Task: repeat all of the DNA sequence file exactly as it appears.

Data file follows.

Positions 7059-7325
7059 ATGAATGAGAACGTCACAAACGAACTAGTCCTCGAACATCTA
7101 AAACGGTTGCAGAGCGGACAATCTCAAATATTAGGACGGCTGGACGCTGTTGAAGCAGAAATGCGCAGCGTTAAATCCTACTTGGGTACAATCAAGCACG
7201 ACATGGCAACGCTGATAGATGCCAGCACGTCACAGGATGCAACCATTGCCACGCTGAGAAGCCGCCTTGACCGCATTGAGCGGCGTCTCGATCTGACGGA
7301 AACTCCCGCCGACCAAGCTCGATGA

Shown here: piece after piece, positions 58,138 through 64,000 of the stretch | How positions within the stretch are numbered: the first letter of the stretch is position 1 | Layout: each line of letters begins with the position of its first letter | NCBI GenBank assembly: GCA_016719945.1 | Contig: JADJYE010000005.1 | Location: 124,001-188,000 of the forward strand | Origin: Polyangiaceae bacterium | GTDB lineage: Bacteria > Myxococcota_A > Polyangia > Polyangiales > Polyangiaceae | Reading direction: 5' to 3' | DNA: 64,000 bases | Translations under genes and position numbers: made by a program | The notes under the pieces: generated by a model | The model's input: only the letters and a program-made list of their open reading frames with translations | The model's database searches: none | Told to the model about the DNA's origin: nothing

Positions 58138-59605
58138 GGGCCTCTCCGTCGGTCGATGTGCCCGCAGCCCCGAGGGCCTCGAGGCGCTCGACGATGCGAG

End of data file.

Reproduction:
Positions 7059-7325
7059 ATGAATGAGAACGTCACAAACGAACTAGTCCTCGAACATCTA
7101 AAACGGTTGCAGAGCGGACAATCTCAAATATTAGGACGGCTGGACGCTGTTGAAGCAGAAATGCGCAGCGTTAAATCCTACTTGGGTACAATCAAGCACG
7201 ACATGGCAACGCTGATAGATGCCAGCACGTCACAGGATGCAACCATTGCCACGCTGAGAAGCCGCCTTGACCGCATTGAGCGGCGTCTCGATCTGACGGA
7301 AACTCCCGCCGACCAAGCTCGATGA

Shown here: piece after piece, positions 58,138 through 64,000 of the stretch | How positions within the stretch are numbered: the first letter of the stretch is position 1 | Layout: each line of letters begins with the position of its first letter | NCBI GenBank assembly: GCA_016719945.1 | Contig: JADJYE010000005.1 | Location: 124,001-188,000 of the forward strand | Origin: Polyangiaceae bacterium | GTDB lineage: Bacteria > Myxococcota_A > Polyangia > Polyangiales > Polyangiaceae | Reading direction: 5' to 3' | DNA: 64,000 bases | Translations under genes and position numbers: made by a program | The notes under the pieces: generated by a model | The model's input: only the letters and a program-made list of their open reading frames with translations | The model's database searches: none | Told to the model about the DNA's origin: nothing

Positions 58138-59605
58138 GGGCCTCTCCGTCGGTCGATGTGCCCGCAGCCCCGAGGGCCTCGAGGCGCTCGACGATGCGAG